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Activist Investor Calls for Seven & i to Spin Off 7-Eleven

Restructuring would result in 80% higher shareholder value, ValueAct says
Photograph: Shutterstock

ValueAct Capital urged Seven & i Holdings Co. Ltd. shareholders on Jan. 19 to back a spinoff of the Tokyo-based company’s 7-Eleven convenience-store chain, according to a Reuters report. The hedge fund argued that the move would improve the conglomerate’s valuation and corporate governance and deliver considerable benefits to shareholders.

San Francisco-based ValueAct, which owns a 4.4% stake in the Tokyo-based company and has been urging it to make changes for at least a year, called on shareholders in a letter reviewed by Reuters to express their opinions on the matter to Seven & i’s board.

ValueAct argued that Seven & i could complete a tax-free spinoff of Irving, Texas-based 7-Eleven through a listing on the Tokyo Stock Exchange in about a year.

“ValueAct estimates that over 10 years, the 100% spinoff of 7-Eleven capital restructuring would result in shareholder value that is 80% higher than maintaining the current conglomerate structure,” said the letter that Reuters reviewed.

ValueAct added that its assumptions are conservative because they do not factor in benefits such as efficiency improvements at 7-Eleven’s U.S. operations.

“We understand that Seven & i can combine 7-Eleven Inc. and Seven-Eleven Japan and execute a tax-free spinoff to launch a global champion 7-Eleven listed on the Tokyo Stock Exchange about 12 months from now,” the letter said.

Seven & i is conducting a strategic review and has pledged to announce its decisions by early March, said the report. Among the other options under consideration are a sale of Seven & i itself, a sale or spinoff of its superstore business or taking no action.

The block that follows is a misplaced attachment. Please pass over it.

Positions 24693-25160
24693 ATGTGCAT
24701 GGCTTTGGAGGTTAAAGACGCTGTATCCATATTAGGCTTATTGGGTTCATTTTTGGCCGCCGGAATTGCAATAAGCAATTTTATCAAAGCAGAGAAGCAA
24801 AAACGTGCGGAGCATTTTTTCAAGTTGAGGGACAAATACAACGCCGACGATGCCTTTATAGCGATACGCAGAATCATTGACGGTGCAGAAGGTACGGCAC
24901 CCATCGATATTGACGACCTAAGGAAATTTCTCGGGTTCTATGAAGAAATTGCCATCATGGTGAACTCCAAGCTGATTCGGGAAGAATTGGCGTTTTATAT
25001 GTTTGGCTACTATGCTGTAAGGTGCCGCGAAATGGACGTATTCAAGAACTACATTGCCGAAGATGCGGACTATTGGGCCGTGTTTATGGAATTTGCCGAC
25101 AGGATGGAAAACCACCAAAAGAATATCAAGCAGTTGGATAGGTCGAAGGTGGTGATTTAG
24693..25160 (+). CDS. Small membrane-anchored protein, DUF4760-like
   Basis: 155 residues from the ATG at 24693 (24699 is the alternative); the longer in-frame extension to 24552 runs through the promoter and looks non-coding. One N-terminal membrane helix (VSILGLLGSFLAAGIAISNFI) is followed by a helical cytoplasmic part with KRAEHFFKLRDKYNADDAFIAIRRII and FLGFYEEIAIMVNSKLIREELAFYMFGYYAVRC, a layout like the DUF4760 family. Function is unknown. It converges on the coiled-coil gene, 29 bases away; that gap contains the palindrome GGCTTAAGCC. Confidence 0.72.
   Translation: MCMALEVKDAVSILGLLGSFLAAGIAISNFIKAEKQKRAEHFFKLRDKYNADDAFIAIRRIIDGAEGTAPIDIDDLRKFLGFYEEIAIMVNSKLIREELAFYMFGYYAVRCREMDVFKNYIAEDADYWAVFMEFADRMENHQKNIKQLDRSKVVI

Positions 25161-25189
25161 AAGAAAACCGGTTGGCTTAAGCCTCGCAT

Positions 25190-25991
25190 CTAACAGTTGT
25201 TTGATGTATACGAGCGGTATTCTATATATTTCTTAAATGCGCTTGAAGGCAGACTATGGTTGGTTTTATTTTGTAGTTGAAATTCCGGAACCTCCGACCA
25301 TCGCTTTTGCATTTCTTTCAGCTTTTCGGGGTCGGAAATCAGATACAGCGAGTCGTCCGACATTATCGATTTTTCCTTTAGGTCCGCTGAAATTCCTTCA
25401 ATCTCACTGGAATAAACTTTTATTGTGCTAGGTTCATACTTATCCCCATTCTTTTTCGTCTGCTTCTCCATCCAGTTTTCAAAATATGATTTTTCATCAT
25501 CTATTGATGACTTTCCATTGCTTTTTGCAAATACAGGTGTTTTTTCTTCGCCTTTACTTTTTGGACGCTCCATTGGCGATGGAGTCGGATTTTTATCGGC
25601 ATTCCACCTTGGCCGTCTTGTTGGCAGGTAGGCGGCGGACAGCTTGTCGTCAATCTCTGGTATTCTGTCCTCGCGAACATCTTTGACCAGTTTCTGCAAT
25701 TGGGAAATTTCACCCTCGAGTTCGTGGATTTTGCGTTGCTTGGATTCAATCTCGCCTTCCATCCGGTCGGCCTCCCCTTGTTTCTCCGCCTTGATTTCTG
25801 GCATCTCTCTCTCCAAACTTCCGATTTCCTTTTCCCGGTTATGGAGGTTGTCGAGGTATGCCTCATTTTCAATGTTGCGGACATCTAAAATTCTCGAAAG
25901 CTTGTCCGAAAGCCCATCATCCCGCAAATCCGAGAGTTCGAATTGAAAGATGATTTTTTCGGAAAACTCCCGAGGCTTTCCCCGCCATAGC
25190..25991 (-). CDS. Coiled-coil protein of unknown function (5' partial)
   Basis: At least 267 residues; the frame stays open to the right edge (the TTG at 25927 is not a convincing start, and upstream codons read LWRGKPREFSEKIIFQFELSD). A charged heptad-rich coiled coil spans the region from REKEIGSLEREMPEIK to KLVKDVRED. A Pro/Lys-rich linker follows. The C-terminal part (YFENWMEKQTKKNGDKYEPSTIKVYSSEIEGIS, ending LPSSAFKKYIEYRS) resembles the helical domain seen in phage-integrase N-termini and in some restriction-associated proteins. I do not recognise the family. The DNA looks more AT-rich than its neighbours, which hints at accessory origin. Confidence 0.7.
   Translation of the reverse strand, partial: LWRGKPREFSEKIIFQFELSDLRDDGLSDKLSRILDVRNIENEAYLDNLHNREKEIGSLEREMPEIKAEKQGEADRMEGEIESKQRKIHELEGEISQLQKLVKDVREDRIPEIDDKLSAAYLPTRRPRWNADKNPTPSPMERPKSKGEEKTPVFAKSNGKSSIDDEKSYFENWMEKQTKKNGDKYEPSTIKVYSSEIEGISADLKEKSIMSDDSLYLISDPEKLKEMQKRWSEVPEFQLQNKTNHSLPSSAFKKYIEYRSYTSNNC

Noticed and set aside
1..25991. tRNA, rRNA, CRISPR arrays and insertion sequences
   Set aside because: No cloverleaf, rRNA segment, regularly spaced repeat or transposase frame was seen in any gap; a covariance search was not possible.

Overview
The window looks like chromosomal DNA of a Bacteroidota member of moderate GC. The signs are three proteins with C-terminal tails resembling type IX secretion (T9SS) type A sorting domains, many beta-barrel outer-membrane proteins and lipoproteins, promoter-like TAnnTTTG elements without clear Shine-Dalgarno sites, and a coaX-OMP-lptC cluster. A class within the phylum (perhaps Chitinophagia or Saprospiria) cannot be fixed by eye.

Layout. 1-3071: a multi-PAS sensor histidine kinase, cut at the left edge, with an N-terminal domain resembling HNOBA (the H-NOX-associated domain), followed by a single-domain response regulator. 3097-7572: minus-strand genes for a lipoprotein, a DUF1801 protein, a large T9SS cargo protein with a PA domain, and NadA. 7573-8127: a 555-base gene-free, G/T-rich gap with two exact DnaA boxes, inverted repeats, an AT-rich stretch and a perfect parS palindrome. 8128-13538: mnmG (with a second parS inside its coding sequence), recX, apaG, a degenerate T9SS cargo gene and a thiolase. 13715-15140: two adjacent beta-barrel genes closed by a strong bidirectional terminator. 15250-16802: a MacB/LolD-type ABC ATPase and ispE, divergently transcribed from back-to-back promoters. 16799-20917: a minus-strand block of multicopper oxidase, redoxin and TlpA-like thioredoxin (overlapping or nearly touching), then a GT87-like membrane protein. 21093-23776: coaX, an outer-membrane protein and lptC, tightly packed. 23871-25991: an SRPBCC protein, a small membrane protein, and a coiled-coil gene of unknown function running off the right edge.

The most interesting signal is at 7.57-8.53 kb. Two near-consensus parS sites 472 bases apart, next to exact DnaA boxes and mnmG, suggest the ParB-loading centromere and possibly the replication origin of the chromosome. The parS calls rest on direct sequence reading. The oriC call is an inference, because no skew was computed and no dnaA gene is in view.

ValueAct said in its letter it was not happy with the pace of change at the company after six new directors joined the company’s board over the past year. “The debate at the board of Directors about the strategic review appears to be unresolved after four months of deliberation,” the letter said, adding this could signal split opinions on the board or between executives.

The activist investor suggested shareholders might be able to force a decision by making their views known to the board, the news agency said.

ValueAct told investors in May 2021 that Seven & i could be worth more than double its current value if the company restructures itself to focus on convenience stores or if it spins off 7-Eleven.

In January 2022, ValueAct again asked the Seven & i board to conduct a strategic review of alternatives for all of its business units, consisting of c-stores, supermarkets, department stores and specialty stores.

ValueAct said in a letter to the board at the time that Seven & i “is strategically unfocused and vastly underperforming its potential. This, while the retail industry is evolving rapidly with new disruptive forces entering Seven & i’s markets. The 7-Eleven convenience-store business already accounts for 97% of operating profit and over 100% of corporate value creation. … If Seven & i narrows its focus to 7- Eleven, it can become the global champion in a growing industry. If its attention remains scattered, it risks drifting into mediocrity or worse.”

Seven & i said it is having “active and constructive management-and working-level dialogues … with the aim of enhancing our corporate value in a sustainable manner,” is reviewing ValueAct’s proposal and will “respond appropriately.” Seven & i said in November 2022 that it is selling its struggling department store unit, Sogo & Seibu, Reuters reported at the time.

  • 7-Eleven is No. 1 on CSP’s 2022 Top 202 ranking of the largest U.S. c-store chains by number of company-owned retail outlets.

7-Eleven operates, franchises or licenses more than 72,800 convenience stores in 17 countries and regions, including about 13,000 in the United States, including about 9,500 under the 7-Eleven banner, around 3,800 under the Speedway banner and about 500 under the Stripes flag, as well as the Laredo Taco Company and Raise the Roost Chicken and Biscuits brands.

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